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Eternal Daughter Print E-mail
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Written by Angelo M. D'Argenio   
Sunday, 27 May 2007

It’s rare that we see an independent game that has a lot of staying power. When you consider the Cult Classic market and the fact that it’ at least five years old, Eternal Daughter has held up surprisingly well against the test of time. One of the top names on the download charts, Eternal Daughter is a must for side scrolling action fans of all types. Made by Derek Yu and Jon Perry, this game is a delight, and performs just as well as some of your favorite Super Nintendo games.

Eternal Daughter Screenshot

The story is deep and revolves around slavery, liberation, and saving the world, so as far as that goes it’s pretty stereotypical. This isn’t to say that’s a bad thing though. The story will keep you involved for pretty much the whole game, and sticks to a very tried and true formula. There is not much else to say about it honestly, and if there is any part of the game that is lacking, it’s the story, but it won’t at all interfere with your gaming enjoyment. It does toss you for a loop at the end, but its up to you to find out what that loop is.

The combat and gameplay system is a little sluggish at first. The controls are a bit non-responsive, but the timing can be gotten down easily. Over the course of the game you gain new abilities, including back flips, double jumps, and other forms of movement. Until you have a good portion of them the combat can be a bit repetitive and tedious. Luckily afterward the combat starts to pick up, and become very interactive.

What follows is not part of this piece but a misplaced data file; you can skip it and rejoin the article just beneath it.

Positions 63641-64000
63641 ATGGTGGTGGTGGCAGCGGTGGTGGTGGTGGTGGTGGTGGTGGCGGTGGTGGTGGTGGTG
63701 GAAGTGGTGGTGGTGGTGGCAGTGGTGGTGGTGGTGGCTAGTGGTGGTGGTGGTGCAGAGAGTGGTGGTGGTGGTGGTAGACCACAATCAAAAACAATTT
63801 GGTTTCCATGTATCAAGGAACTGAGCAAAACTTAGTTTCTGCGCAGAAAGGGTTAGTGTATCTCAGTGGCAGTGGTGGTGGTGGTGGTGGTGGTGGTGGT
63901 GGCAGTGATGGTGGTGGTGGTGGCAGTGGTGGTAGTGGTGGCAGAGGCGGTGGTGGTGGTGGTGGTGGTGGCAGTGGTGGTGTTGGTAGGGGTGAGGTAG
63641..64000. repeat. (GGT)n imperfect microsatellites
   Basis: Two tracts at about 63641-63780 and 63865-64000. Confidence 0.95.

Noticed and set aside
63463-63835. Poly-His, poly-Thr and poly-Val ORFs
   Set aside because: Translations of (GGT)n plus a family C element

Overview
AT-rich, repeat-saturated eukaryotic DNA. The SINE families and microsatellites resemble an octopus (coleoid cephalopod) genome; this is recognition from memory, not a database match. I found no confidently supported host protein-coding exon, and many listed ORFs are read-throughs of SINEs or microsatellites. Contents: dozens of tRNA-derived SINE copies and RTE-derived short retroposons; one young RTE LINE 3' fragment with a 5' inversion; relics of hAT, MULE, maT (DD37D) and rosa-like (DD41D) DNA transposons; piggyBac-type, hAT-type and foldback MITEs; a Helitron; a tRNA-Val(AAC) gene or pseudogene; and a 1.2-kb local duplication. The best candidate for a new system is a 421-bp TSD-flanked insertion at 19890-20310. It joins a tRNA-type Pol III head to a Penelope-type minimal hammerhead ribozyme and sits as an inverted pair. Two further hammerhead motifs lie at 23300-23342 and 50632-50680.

The game successfully recreates the Metroid or Castlevania: Symphony of the Night gameplay feel, with a large open area left for the player to explore. The player is left to find their own path, repeatedly backtracking to use their new abilities to reach new areas. The story evolves as you meet new characters, and vanquish new foes, many of which you could not deal with without one key ability you picked up along the way. Unfortunately, the difficulty of Eternal Daughter does get a bit much at times. You will die over, and over, and over again, and yet the boss fights and stages will be enjoyable enough to try it one more time. Oh, and use a controller… you’ll be completely lost if you try to play with a keyboard.

The graphics are crisp and smooth moving, recreating the old spritey feel of the Super Nintendo. The backgrounds are tiled and can get a bit repetitive, but the foregrounds are beautiful and very well drawn. If anything, the super deformed characters do get awkward at times, however, this is subtle and barely noticeable. If you have a newer system though, beware, as Eternal Daughter sometimes encounters a graphics problem producing several afterimages that make the game unplayable.

The music in Eternal Daughter is very well composed, and completely original. Done completely in MIDI, the score, done by David Saulesco, really sets the mood well, with steampunkish, and medieval tunes fleshing out the atmosphere. The sound-quality is quite superior considering it is done in MIDI and although it does not completely get around the tinny sound that comes with the format, it does have a very polished and professional feel.

Overall, for a free game, Eternal Daughter feels almost as if it could have come out on a console. As such I believe just about everyone should download it and give it a go at least once. It will keep you occupied for several hours, and probably provide for at least one replay, more than enough to warrant the minimal hard drive space used for the install.

Eternal Daughter Screenshot 1 Eternal Daughter Screenshot 2 Eternal Daughter Screenshot 3 Eternal Daughter Screenshot 4 Eternal Daughter Screenshot 5
Related: Worminator 3, Oddworld Abe's Exoddus, Seiklus
Developer: Blackeye Software, Derek Yu
Website for Game: http://derekyu.com/games.html
Publisher: N/A
O/S: Windows 98/98SE/ME/2000/XP
Where to get: Download here!
Year of Release: 2002

Requirements:
N/A
Tested on:
AMD Athlon 64 2.2 GHz, 2x512 MB RAM, Geforce 4 64 MB, Windows XP.

Score 8



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